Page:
The next-generation operational ICT services for public safety users, such as police and first responders, rely on commercial 5G/6G infrastructure and rapidly deployable networks. Mission-critical intelligent applications—such as autonomous unmanned vehicles and cyber situational awareness—can be deployed to private or to trustworthy public cloud-edge continuum. They can also be dynamically reorchestrated based on operational requirements. We analyze requirements and present orchestration concepts or rapid and autonomous configuring and deployment of network core, cybersecurity operations center, and drone navigation functions. The prototyped concepts enable us to research the potential and trade-offs of different architectural alternatives and highlight the future research directions.

Optimizing 5G-Based Teleoperation: Synergy of Vulnerable Road User Awareness and Advanced Traffic Management Systems
Xhulio Limani (University of Antwerp, Belgium & Imec, Belgium); Nina Slamnik-Krijestorac (University of Antwerp-IMEC, Belgium); Tom Van De Ven (Locatienet, Belgium); Johann M. Marquez-Barja (University of Antwerpen & imec, Belgium)
The Transport and Logistics (T&L) sector faces numerous challenges, including the search for qualified personnel, as well as improving driver safety and work-life balance. Teleoperation emerges as the technology able to address these challenges. Thanks to 5G connectivity and network slicing, operating vehicles remotely from a Teleoperation Center (ToC) is becoming a reality. The European project 5G-Blueprint, funded by the European Union, has demonstrated the feasibility of 5G-based teleoperation, even in a cross-border context. Despite the fact that 5G and network slicing enable reliable and low-latency transmission of video data from cameras installed on Teleoperated Vehicles (ToVs) to ToC, the perception of the surrounding environment is different for the teleoperator compared to the driver who is physically present in the vehicle. In this paper, we introduce a real-world system that showcases synergy among different teleoperation elements, including intelligent traffic lights (iTL) and Vulnerable Road Users (VRU), aimed at supporting teleoperation by improving remote driver’s situational awareness. This synergy enhances the environmental perception of the teleoperator, bridging the gap between their experience and that of an in-vehicle driver. First, we evaluate the performance of a real-world 5G network with network slicing, based on actual data and testing scenarios conducted in both industrial and urban areas with 5G Standalone (5G SA) coverage. Then we validate the 5G capabilities for enabling a real-world system that showcases synergy among different teleoperation elements.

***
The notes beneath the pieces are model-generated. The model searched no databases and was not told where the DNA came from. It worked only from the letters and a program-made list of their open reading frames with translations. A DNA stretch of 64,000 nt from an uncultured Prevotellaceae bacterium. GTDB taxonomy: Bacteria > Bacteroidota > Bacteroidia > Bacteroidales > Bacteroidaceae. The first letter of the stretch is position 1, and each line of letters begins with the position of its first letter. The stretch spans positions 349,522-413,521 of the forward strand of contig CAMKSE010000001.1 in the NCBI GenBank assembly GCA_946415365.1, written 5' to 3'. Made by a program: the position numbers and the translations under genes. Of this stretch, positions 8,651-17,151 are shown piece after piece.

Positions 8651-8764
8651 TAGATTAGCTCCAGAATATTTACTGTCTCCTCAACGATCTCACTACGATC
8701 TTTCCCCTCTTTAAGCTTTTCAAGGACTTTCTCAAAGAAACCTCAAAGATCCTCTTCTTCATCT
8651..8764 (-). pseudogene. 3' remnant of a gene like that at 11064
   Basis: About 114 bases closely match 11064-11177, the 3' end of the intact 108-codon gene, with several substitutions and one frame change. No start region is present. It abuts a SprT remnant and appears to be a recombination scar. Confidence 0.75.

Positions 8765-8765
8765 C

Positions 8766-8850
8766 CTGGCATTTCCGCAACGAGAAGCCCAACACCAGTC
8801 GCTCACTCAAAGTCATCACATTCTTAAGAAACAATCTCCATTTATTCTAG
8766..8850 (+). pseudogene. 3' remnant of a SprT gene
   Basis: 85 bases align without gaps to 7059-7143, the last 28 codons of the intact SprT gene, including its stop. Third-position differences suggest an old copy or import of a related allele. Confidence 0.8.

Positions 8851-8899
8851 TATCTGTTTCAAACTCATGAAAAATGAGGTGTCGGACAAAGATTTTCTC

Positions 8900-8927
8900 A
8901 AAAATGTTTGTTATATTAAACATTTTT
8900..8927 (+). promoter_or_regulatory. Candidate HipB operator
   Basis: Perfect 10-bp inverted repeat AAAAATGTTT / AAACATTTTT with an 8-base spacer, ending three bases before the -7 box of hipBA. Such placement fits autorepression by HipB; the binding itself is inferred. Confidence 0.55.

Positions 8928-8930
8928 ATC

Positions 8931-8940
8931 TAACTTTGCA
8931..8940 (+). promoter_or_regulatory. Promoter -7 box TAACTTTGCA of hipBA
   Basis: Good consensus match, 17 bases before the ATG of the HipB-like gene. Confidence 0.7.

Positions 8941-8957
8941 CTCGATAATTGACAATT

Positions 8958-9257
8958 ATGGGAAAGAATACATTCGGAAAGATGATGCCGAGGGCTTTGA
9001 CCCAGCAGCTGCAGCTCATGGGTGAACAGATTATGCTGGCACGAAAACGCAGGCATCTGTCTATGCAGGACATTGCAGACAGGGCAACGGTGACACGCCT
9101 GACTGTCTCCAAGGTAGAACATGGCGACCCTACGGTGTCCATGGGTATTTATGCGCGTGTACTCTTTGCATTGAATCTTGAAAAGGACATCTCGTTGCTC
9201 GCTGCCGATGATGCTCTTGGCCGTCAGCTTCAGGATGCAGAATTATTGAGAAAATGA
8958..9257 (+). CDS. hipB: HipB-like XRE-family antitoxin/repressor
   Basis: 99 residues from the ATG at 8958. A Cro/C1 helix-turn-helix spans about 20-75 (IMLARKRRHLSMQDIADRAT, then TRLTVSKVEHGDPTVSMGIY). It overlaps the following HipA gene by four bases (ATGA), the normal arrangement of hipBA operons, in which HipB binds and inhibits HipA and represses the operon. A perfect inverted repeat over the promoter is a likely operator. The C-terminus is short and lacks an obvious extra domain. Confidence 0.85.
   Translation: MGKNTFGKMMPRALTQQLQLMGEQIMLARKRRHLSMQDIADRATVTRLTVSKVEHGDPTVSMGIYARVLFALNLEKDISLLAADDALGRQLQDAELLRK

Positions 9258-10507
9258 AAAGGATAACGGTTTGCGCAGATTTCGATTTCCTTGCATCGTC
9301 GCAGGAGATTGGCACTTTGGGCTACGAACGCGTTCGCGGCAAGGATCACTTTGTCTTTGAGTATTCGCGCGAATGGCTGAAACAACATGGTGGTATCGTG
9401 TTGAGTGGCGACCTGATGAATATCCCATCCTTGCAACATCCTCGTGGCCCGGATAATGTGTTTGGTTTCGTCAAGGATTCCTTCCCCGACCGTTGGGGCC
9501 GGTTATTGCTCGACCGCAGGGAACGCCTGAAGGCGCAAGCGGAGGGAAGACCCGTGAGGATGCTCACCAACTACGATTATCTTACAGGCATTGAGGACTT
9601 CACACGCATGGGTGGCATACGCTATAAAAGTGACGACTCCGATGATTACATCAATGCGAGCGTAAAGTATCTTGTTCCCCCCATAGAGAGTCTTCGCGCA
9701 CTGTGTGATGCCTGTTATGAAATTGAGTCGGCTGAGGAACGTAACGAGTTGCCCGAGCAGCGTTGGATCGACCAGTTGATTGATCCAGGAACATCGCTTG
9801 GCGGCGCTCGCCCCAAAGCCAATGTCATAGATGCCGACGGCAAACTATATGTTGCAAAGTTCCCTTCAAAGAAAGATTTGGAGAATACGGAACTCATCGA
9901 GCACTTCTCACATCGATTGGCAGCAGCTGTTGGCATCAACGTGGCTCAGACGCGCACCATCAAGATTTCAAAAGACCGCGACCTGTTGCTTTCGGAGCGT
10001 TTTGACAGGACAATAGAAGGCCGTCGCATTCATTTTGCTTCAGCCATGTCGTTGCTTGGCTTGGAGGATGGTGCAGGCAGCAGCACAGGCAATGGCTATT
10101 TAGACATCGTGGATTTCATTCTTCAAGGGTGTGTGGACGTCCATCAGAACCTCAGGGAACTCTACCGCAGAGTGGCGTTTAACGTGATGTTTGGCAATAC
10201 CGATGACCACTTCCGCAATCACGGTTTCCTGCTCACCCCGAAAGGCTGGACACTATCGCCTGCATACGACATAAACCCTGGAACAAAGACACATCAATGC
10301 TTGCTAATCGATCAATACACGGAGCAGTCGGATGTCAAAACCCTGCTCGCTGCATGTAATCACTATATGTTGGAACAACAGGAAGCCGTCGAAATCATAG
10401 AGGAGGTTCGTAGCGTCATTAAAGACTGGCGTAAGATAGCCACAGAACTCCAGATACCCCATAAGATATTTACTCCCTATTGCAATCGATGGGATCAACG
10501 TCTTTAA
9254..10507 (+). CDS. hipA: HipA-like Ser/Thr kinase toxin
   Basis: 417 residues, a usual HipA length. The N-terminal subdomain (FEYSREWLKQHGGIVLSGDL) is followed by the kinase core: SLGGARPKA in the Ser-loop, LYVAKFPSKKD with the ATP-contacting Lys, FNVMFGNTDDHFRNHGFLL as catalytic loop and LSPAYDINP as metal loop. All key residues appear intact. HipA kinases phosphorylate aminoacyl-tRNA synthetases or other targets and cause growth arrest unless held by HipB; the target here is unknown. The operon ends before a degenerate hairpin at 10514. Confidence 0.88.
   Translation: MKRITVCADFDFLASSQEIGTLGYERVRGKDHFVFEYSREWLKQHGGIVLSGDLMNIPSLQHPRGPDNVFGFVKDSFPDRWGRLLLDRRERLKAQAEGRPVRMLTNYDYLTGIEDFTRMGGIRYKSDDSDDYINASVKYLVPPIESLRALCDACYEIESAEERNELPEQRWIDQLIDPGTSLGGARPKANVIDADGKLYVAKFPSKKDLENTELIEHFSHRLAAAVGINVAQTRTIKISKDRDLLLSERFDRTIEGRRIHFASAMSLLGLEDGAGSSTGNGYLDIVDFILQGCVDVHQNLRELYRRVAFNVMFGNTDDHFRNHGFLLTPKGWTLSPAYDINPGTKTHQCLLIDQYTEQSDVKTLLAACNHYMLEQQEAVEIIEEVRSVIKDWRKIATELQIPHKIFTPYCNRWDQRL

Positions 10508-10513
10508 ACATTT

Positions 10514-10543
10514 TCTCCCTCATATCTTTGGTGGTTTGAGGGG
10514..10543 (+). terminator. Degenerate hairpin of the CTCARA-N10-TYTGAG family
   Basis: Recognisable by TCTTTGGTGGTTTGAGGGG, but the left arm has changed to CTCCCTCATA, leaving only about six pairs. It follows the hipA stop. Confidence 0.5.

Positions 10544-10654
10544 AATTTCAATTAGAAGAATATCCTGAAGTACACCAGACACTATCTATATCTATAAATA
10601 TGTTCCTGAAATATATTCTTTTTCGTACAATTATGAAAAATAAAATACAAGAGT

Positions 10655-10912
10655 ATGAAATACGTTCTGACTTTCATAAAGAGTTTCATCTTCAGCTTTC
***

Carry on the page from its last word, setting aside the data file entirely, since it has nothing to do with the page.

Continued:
Value Network Configurations for Local 6G Deployments
Arturo Basaure (University of Oulu, Finland); Seppo Yrjölä (Nokia & Centre for Wireless Communications, University of Oulu, Finland); Marja Matinmikko-Blue (University of Oulu, Centre for Wireless Communications, Finland); Petri Ahokangas (University of Oulu, Finland); Risto Jurva (University of Oulu, Centre for Wireless Communications, Finland)
This paper builds a connection between 6G use cases and their different local deployment modes using the techno-economic Value Network Configuration (VNC) analysis approach. The VNC analysis is performed for the real-time digital twin use case assessing the characteristics of two different local 6G deployment modes via describing the technical and business relations between technical components, roles and actors in an ecosystem. The paper identifies the need for additional flexibility in terms of infrastructure and resource sharing to enable emerging industry roles and new value creation. The main findings of the study highlight that in local 6G ecosystems connectivity, computing, and data platforms and services may be bundled to serve a distinct use case bringing the possibility of disrupting existing market positions. Benefits and constraints for each option are also exposed.